Should you fly or drive to Disneyland? Rent a car or use Uber? In this Disneyland transportation guide, we’ll answer these questions for you. We’ve put this together based on our first-hand experiences visiting Anaheim dozens of times as tourists, and living in Southern California as locals. Here are pros and cons to each approach, as we’ve discovered, so we will share the good and the bad of each transportation option as it relates to Disneyland, and visiting Southern California, generally.
Let’s start with the threshold question of whether you should fly or drive, which is probably not even a question for most of you. If you live on the East Coast or Midwest, the answer to this should be relatively easy. Driving to California for many is time-prohibitive, so flying is the de facto way of getting to Disneyland. Those living in California or the surrounding states may choose to drive, but sometimes it’s even more efficient for these guests to fly.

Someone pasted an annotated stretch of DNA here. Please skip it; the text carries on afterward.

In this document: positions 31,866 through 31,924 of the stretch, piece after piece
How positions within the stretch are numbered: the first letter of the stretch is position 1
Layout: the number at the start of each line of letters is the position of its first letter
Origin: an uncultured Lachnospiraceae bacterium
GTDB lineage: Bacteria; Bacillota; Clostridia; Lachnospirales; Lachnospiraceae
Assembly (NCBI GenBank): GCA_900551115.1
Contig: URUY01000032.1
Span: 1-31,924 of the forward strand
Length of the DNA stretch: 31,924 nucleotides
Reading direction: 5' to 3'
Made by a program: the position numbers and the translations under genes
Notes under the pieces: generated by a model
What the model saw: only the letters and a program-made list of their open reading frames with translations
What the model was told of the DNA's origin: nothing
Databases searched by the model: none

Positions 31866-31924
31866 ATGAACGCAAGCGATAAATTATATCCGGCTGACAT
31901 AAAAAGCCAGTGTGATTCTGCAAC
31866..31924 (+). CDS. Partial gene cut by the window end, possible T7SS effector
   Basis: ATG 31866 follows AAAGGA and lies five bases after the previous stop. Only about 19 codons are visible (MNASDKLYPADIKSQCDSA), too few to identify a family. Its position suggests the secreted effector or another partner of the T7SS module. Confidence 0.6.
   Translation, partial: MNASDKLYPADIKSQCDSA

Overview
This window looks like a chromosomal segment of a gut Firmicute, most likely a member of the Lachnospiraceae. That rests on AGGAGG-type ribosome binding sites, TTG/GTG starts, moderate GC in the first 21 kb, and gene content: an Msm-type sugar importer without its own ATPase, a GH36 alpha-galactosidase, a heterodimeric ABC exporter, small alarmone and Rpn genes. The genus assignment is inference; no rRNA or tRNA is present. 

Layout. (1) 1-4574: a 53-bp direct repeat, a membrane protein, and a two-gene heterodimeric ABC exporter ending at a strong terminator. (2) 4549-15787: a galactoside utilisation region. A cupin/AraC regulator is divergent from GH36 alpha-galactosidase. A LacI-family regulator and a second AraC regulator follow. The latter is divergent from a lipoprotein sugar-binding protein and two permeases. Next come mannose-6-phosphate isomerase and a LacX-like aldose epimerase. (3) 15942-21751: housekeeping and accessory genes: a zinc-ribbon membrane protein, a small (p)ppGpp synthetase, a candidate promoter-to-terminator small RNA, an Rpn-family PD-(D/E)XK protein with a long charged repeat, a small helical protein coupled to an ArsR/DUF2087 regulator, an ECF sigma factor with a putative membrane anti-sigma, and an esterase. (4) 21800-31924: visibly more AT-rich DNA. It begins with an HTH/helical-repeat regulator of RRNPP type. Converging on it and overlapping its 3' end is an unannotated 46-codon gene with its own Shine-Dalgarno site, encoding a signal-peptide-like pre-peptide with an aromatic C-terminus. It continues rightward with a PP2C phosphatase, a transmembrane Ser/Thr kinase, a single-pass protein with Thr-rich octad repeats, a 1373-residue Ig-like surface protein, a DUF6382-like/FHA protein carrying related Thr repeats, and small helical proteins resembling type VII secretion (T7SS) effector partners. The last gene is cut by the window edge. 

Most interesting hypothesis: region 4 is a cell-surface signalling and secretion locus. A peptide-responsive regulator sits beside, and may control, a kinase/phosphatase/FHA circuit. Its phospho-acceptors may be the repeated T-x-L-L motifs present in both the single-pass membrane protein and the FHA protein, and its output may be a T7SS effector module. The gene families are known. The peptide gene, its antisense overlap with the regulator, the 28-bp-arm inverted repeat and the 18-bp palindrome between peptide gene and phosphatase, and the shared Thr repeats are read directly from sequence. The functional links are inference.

Unfortunately, there is no one-size fits all answer. Weigh the cost of airfare times the number of people in your party versus the cost of driving. However, don’t stop there. Driving takes longer, so consider how much more time it will take to fly and add the value of your time, and also the wear and tear on your car, to the cost of driving.
For example, if it’s just you and your wife traveling, and airfare will cost $250 round trip for each of you, whereas gas will cost $150, don’t assume you’d be better off driving because the cost is $500 v. $100. Also ascribe a value to your vacation time. I value each day of my vacation as my salary for one day at work. You may value your time differently, but factor it in somehow.